|Latitudinal variation in the recruitment dynamics of small pelagic fishes in the western North Pacific|
Watanabe, Y. (2007). Latitudinal variation in the recruitment dynamics of small pelagic fishes in the western North Pacific, in: Yamashita, Y. et al. (Ed.) Proceedings of the Sixth International Symposium on Flatfish Ecology, Part II, held at Maizuru, Kyoto, Japan from 20-25 October 2005. Journal of Sea Research, 58(1): pp. 46-58
In: Yamashita, Y.; Nash, R.D.M.; van der Veer, H.W. (Ed.) (2007). Proceedings of the Sixth International Symposium on Flatfish Ecology, Part II, held at Maizuru, Kyoto, Japan from 20-25 October 2005. Journal of Sea Research, 58(1). Elsevier: Amsterdam. 1-112 pp., more
In: Journal of Sea Research. Elsevier/Netherlands Institute for Sea Research: Amsterdam; Den Burg. ISSN 1385-1101, more
Latitudinal variations; Pelagic environment; Population dynamics; Recruitment; Marine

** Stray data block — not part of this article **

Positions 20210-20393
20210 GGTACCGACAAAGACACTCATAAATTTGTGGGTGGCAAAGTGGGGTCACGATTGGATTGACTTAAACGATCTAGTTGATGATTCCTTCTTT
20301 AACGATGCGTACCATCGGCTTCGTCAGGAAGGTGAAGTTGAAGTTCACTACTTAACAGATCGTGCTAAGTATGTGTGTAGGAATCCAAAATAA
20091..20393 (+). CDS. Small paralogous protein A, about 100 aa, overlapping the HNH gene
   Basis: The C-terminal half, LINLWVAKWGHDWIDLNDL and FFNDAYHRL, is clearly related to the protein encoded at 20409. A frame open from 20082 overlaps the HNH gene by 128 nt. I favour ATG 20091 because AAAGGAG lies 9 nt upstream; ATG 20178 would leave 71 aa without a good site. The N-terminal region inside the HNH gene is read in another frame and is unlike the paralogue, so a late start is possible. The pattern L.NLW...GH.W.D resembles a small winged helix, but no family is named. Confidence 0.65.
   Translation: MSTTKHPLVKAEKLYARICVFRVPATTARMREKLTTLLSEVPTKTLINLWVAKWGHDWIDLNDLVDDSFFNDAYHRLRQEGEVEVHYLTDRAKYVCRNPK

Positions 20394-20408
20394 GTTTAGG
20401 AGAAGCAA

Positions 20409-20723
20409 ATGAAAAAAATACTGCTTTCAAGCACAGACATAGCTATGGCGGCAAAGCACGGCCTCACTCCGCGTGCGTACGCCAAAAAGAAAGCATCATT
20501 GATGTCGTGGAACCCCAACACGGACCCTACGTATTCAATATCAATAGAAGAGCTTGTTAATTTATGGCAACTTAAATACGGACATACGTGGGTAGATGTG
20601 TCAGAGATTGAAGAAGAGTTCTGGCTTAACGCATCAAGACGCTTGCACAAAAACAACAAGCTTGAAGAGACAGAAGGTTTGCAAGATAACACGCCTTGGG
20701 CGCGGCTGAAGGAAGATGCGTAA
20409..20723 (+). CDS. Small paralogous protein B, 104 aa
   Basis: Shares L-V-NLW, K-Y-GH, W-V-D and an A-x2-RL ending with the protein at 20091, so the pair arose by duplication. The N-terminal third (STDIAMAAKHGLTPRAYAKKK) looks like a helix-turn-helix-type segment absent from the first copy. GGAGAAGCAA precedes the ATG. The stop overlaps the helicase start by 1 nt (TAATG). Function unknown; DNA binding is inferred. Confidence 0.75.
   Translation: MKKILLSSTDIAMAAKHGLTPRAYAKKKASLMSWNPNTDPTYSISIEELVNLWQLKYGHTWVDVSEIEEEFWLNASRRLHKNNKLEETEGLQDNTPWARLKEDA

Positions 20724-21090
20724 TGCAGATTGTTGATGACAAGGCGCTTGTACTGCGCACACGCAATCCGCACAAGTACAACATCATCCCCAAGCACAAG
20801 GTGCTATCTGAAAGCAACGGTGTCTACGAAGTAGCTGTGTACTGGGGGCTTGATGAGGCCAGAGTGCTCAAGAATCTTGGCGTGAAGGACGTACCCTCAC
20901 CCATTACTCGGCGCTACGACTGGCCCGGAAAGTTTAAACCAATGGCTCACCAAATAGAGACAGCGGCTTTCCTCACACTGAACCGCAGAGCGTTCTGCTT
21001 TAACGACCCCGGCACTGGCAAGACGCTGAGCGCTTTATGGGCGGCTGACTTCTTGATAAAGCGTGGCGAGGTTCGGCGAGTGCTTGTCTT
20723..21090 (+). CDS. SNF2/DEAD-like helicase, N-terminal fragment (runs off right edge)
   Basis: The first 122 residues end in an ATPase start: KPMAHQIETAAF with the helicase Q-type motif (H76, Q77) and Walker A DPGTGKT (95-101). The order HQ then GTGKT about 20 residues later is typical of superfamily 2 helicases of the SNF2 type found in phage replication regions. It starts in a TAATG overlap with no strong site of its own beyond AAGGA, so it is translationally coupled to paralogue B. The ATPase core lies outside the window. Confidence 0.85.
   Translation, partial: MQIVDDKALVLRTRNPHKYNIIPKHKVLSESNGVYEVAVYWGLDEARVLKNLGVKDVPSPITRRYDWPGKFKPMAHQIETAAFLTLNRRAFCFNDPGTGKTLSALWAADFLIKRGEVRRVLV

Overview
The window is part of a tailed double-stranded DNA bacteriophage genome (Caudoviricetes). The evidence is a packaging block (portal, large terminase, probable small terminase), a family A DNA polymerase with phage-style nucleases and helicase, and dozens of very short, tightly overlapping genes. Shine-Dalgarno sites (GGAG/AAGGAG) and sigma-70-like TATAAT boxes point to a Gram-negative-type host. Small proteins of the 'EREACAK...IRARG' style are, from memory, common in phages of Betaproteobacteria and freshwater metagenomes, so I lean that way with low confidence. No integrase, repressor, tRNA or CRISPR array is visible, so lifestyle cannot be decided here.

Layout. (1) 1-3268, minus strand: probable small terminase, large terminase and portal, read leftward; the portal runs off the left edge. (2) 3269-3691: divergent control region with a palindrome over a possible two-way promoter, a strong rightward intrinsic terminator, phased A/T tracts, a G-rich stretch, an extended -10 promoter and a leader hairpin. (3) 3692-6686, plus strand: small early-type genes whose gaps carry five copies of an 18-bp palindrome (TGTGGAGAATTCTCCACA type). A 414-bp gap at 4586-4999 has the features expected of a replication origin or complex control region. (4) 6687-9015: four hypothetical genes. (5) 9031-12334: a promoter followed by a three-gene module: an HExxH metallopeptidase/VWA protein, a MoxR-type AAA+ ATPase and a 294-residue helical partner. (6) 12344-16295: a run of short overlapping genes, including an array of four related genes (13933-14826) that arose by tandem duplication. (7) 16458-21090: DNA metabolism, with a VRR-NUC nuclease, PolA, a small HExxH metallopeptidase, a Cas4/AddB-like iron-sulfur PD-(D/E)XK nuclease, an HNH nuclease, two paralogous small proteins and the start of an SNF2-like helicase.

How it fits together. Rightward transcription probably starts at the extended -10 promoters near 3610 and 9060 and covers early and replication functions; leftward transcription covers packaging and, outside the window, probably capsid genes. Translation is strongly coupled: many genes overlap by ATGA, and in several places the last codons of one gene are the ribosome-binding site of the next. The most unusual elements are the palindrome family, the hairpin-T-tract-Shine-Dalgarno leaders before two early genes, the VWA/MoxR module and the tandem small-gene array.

The subarctic Oyashio Current flows south-westward and the subtropical Kuroshio Current flows north-eastward in the western North Pacific, converging in the waters off northern Japan to form the Kuroshio-Oyashio transition region. Some small pelagic fishes inhabit the subarctic or subtropical waters, and others seasonally migrate north and south across the major ocean fronts. Environmental conditions in the subarctic and transition waters are variable, whereas in the subtropical Kuroshio waters conditions are relatively stable. Latitudinally different environmental conditions may affect vital parameters and recruitment variability of small pelagic fishes inhabiting the various waters. Pacific saury Cololabis saira migrate seasonally from the Kuroshio to Oyashio waters and spawn in the transition waters in autumn and spring and in the Kuroshio waters in winter. During 1990-1999, the coefficients of variation (CVs) of daily growth rates (G) and instantaneous mortality coefficients (M) were large for larvae and juveniles spawned in the northern transition waters, but relatively small for those from the southern Kuroshio waters. The Pacific stock of chub mackerel Scomber japonicus spawns in the Kuroshio waters in spring and early summer and migrates to the subarctic Oyashio waters in summer for feeding, whereas the Tsushima Warm Current stock spawns in the East China Sea in spring and fish remain in the subtropical warm waters throughout their lifetime. The Pacific stock had CVs > 100% for the fish aged 0-5 during 1970-2002. In contrast, the Tsushima Warm Current stock had CVs of 34-40% during 1973-2002. Pacific herring Clupea pallasii, which inhabits subarctic waters, had CVs of 118-178% for the fish aged 3-8 y during 1910-1954. Japanese sardine Sardinops melanostictus, which spawn in the subtropical Kuroshio waters and migrate to the subarctic Oyashio waters in summer for feeding, had CVs > 120% for the fish aged 0-4 during 1976-2003. Contrasting with these subarctic Oyashio associated species, subtropical round herring Etrumeus teres had a CV of 26% over the total catch during 1976-2003. For these small pelagic fishes, latitudinal variation in early life parameters and recruitment was evident at the levels of cohorts (C. saira), stocks (S. japonicus), and species (Clupeidae). Large variations were observed in the subarctic Oyashio and the Oyashio-affected transition waters, whereas relatively stable results were recorded for the subtropical Kuroshio and its branch, the Tsushima Warm Current. Because the cohorts of Pacific saury and stocks of chub mackerel are not genetically distinct, it is likely that the large variability in the northern waters was environmentally induced in these species. The differences in CVs among clupeids are probably the result of differences in specific reproductive strategies and the environmental characteristics of the waters inhabited by the different species.